This week’s reading in the ACE Report focused on a myriad of issues concerning Internationalizing Higher Education Worldwide and highlighted additional key elements to build upon our previous readings.  For example, in the context of cross-border education, the concept of mobility as a cornerstone of international higher education policies was discussed as well as the crucial role of “other influencers” and the central role of national governments.  Cross-border education has been defined as “the movement of people, programmes, providers, curricula, projects, research and services, across national or regional jurisdictional borders” (ACE Report, p. 38).  This week’s reading highlighted the “importance of jurisdictional boundaries when it comes to policy frameworks and regulations” (ACE Report, p. 38).

While in previous readings, I had focused on the role of regional governments, particularly in Asia, this week emphasized the key role national governments play in regulating cross-border educational activity.  I was particularly intrigued by the regulatory policy example of India.  As the reading details, while India is one of the largest exporters of students seeking higher educational opportunities outside of India, the country has a definitive international higher education policy regulating cross-border activity within its own boundaries. This fact was somewhat surprising to me and I wonder if it fosters notions of reciprocal benefits and common values in the internationalization arena or stymies those goals.

For example, the ACE Report explains that India’s policy toward international higher education is not static, but instead “debated intensely” such that it does not allow independent branch campuses on Indian soil.  India requires that international higher education programs be carried out through partnering with Indian higher education institutions.  And these partnerships are themselves highly regulated such that there are “specific parameters” to govern them.  Most interesting to me was the requirement that Indian law requires foreign educational institutions to be accredited and been offering educational services for at least twenty years.  In addition, there are specific ranking requirements that must be met to for an international higher education institution to operate in India. (See generally, ACE Report, p. 41-42).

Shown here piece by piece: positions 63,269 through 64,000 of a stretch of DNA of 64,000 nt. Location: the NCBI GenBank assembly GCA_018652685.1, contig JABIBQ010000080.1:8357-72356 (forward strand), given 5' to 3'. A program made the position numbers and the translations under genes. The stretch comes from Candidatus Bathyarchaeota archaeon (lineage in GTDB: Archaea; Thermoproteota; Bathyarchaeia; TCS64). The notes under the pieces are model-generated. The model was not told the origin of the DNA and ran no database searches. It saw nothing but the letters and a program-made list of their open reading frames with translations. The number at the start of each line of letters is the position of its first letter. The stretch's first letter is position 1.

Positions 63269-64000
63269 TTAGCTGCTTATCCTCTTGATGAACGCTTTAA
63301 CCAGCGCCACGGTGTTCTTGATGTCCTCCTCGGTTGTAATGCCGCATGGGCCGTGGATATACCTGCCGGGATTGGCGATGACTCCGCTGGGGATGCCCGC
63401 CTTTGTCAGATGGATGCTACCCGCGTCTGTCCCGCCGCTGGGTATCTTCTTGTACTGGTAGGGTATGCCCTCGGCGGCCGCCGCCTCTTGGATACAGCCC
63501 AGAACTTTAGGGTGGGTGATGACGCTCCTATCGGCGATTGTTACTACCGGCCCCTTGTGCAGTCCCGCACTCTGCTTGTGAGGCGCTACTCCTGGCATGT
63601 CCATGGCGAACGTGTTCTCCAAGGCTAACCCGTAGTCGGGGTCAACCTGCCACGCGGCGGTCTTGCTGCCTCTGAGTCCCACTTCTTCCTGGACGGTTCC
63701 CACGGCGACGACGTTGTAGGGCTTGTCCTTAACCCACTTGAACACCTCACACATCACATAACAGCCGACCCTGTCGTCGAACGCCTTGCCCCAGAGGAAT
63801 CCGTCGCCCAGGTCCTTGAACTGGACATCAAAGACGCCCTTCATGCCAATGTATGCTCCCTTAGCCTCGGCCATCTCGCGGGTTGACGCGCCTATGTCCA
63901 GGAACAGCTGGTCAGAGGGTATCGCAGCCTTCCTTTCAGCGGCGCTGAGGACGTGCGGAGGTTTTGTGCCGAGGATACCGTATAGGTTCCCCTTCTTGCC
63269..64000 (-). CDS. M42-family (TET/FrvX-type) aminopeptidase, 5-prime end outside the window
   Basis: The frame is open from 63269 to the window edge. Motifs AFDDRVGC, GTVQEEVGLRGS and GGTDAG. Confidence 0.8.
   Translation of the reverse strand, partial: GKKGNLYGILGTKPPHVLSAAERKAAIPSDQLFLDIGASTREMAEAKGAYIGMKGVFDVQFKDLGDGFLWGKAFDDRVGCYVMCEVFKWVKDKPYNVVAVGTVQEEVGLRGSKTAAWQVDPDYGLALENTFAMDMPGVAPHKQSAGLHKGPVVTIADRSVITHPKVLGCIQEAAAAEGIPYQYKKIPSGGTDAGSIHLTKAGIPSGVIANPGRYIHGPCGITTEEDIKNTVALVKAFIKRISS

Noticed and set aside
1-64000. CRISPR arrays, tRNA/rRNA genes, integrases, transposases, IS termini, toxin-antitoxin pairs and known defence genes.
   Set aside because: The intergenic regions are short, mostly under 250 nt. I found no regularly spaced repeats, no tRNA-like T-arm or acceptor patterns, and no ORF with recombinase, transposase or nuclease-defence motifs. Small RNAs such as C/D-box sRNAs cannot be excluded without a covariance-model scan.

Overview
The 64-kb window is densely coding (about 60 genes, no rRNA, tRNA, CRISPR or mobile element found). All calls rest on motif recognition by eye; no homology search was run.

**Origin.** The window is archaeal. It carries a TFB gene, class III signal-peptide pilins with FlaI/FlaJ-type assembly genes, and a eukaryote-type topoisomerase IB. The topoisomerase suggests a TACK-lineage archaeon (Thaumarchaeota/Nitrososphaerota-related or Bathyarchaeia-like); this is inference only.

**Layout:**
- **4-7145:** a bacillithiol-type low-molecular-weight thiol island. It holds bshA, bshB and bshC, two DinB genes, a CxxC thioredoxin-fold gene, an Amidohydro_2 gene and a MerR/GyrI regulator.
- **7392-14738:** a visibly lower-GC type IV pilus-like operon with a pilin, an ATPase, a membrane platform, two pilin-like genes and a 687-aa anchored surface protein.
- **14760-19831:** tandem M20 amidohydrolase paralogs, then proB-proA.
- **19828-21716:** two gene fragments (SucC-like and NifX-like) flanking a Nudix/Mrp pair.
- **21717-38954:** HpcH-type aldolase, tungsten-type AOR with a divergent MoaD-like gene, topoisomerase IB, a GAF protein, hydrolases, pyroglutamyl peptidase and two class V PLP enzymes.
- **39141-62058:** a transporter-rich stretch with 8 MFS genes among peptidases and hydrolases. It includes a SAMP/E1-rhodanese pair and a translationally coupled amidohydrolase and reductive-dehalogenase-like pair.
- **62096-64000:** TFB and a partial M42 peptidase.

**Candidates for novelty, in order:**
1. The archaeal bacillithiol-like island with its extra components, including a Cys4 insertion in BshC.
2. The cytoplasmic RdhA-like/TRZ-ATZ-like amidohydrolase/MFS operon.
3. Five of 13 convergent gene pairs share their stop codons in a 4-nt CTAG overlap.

These various requirements seem like smart ones and would appear to mitigate against sham operations and ensure quality of educational services in the cross-border context that may be otherwise difficult to monitor.  However, do such specific requirements thwart flexibility in internationalization efforts and a lack of agility to develop robust and innovative partnerships?  An interesting question that has been framed for me in the ACE Reports analysis of India’s regulation in the cross-border context is how does a country’s national government ensure quality and standards in educational services against flexibility and reciprocal benefits in the cross-border context.

The ACE Report suggests that India may be moving toward more lax rules to make way for independent branch campuses and allow for foreign curricula and teachers.  But current criticism remains regarding stringent rules and the politicization of higher education in India (see https://www.timeshighereducation.com/comment/philip-altbach-indias-passage-might-not-be-simple-but-it-can-climb-to-elite-tier).  And there are no definitive calls for change to policy among the Association of Indian Universities’ International webpage (see http://www.aiu.ac.in/International/International.asp).

With respect to the role of national governments in cross-border issues and internationalization, India appears to be an interesting case study as a nation that heavily regulates in this space but may be at the cusp of certain, more open policy reform to make entering the Indian higher education market easier and more dynamic.  If such changes take place, it will be interesting to see how the internationalization trajectory in India develops and whether it can balance quality against collaboration and flexible regulatory requirements.